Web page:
Top Tips on Shooting With or Without Natural Light

Top Tips on Shooting With or Without Natural Light

Whether you’re shooting with or without natural lighting, you need to understand how you can use the sun and the lack therefore to your shooting advantage. Using these top tips on shooting with or without natural light we’re helping you learn how films shot with natural light and those without can be highly effective.

Sun light is a primary resource for exterior shots but what do you do if you film on a low light day? Shooting with the sun offers several great advantages that can quickly be lost if the sunlight lacks. We’re showing you how to shoot both with, and without the natural light, so that you can adjust to any accommodations as you work your way through the field.

Avoiding the Sun

So let’s start by thinking about shooting a film without natural light. You have lots of sun, but you want to avoid it–so what do you do? If you’re stressed about the way the sun will affect your shots, consider this trick to reduce the sunlight:

  • Shoot on a day when the clouds cover the entire sky. If you find that there are only a few clouds, use the clouds to your advantage and view them as moving balls that will change the lighting exposure of your shot. As the clouds move, let the beautiful changes in light work to your advantage.
  • Likewise, if the sun is just setting on the horizon, create the sense of an evenly lit landscape by shooting in any direction where light is consistent.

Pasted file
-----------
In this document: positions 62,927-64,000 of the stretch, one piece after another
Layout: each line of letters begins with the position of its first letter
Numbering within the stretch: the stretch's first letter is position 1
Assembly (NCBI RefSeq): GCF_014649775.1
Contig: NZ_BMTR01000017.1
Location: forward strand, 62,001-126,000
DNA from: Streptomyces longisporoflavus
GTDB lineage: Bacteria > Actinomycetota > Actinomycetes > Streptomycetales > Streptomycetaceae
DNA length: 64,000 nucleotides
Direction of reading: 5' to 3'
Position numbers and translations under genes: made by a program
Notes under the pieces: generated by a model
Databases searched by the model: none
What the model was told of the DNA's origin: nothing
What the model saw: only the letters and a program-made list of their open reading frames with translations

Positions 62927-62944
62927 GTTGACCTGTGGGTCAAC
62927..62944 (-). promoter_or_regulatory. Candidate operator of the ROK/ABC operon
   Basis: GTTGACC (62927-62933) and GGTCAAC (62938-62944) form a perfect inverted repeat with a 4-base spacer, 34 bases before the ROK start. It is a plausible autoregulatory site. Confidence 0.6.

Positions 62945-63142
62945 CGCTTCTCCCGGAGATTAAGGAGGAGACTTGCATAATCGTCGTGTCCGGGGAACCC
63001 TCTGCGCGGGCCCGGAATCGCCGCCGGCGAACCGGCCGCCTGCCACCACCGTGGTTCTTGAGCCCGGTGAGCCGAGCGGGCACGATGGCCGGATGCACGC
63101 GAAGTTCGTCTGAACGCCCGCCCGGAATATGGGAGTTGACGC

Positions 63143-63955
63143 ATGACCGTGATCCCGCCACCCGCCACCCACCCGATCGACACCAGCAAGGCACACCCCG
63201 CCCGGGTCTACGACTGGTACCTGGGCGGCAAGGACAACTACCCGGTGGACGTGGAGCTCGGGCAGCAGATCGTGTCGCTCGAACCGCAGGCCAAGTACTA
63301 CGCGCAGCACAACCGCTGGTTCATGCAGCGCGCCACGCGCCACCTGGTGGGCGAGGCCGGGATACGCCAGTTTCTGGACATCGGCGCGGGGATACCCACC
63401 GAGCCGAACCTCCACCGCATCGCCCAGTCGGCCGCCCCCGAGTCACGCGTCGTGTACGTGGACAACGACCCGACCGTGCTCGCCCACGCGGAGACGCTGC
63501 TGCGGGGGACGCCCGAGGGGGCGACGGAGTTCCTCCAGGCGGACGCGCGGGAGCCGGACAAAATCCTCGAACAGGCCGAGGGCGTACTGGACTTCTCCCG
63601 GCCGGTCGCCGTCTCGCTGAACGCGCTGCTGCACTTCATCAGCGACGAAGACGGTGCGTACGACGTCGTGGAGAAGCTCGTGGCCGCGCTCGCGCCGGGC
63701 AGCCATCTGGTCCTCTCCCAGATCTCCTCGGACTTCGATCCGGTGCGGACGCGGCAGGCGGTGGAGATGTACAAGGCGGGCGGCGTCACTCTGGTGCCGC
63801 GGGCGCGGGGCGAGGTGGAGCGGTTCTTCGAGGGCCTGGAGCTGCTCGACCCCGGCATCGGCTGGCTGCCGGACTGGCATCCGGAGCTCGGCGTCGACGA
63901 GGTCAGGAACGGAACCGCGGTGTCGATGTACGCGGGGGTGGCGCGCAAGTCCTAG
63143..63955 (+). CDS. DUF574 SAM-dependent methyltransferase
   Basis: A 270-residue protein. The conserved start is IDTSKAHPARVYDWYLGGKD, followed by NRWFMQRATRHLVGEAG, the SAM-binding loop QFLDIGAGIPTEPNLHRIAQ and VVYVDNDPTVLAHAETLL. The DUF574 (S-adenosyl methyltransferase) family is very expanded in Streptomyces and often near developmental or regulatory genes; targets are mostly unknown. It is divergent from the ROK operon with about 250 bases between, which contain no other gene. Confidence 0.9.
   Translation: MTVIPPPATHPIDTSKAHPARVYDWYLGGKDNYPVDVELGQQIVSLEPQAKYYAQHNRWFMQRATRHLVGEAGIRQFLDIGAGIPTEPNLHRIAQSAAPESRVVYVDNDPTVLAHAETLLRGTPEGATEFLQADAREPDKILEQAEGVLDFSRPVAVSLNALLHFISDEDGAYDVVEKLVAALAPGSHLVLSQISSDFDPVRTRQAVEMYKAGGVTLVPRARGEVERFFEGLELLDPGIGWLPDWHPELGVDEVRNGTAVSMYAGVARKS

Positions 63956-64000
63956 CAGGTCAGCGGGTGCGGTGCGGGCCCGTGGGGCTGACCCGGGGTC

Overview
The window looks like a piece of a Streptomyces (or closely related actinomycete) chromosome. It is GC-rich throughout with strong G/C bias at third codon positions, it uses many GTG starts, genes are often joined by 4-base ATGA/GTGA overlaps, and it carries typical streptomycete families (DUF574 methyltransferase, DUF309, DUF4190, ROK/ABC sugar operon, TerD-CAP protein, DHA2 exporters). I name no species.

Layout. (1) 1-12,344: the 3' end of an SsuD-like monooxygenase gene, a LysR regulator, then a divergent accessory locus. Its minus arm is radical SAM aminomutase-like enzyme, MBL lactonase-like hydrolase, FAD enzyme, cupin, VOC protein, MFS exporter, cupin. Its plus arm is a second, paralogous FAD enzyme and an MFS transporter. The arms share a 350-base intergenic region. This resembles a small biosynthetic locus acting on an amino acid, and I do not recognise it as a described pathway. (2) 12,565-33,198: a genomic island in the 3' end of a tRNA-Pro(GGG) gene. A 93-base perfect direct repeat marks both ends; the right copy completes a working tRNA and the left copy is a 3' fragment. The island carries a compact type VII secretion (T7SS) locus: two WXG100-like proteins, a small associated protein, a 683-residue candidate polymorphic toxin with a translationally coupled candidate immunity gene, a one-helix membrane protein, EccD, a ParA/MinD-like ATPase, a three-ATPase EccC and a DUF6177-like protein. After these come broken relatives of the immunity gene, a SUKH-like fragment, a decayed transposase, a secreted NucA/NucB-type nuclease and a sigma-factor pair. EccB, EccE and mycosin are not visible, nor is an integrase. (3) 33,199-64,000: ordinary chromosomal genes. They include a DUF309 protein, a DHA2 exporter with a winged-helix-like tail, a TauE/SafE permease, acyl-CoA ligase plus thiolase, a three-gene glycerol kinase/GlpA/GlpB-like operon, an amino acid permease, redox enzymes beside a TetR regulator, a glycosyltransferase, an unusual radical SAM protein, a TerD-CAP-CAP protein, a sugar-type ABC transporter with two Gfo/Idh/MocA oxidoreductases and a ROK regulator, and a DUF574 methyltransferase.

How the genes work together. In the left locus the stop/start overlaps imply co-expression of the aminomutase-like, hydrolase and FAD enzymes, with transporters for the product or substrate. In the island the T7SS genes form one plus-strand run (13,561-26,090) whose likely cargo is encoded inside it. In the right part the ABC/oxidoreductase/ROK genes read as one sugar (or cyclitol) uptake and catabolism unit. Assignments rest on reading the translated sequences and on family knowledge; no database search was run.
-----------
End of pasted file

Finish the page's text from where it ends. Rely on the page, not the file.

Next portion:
• Another option is to cancel out negative side effects of shooting in direct sunlight by avoiding locations where shadows are present or seeking those areas. You want shadows or no shadows-not a mix of the two.
  • Consider shooting at midday to enjoy the sun being directly overhead which will limit any potential shadowing.

Use the Sun to Your Advantage

Just as you can shoot in ways that will block out the sun or reduce the impact that the natural light has on your shot, you can also use the sun to your advantage. When you’re shooting with the sun, consider it a primary light source and seek secondary lighting sources just as you would on set. Put the sun behind your camera so that it casts directly on your subject. Now direct your subjects to be aware of the sunlight and show them how to find their light. This will ensure that your talent remains well lit and negative shadows are not cast during the production.

You may also use the sun to offset lights or bounce light from different angles. This will allow you to evenly light your subject. Watch for elements such as shadows that may be created by your camera to ensure you get the best footage under the natural light.

Tips for Shooting Against the Sun

If you’re looking to film against the sun, consider the following tips to get the most out of shooting with the natural light at your disposal:

  • Avoid auto settings that could filter out the natural light.
  • Shoot against the sun to create a backlight effect with cinematic flare.
  • Pay close attention to the risk of the sun light becoming too bright which, in older cameras, may result in a black dot forming.
  • Frame the sunlight in the side corner of your composition to allow your subject to remain in focus of your shot.
  • Use extra lighting and bounce boards to produce the proper lighting around your subject.


Try these top tips on shooting with or without natural light the next time you’re faced with filming a production in the middle of the day.

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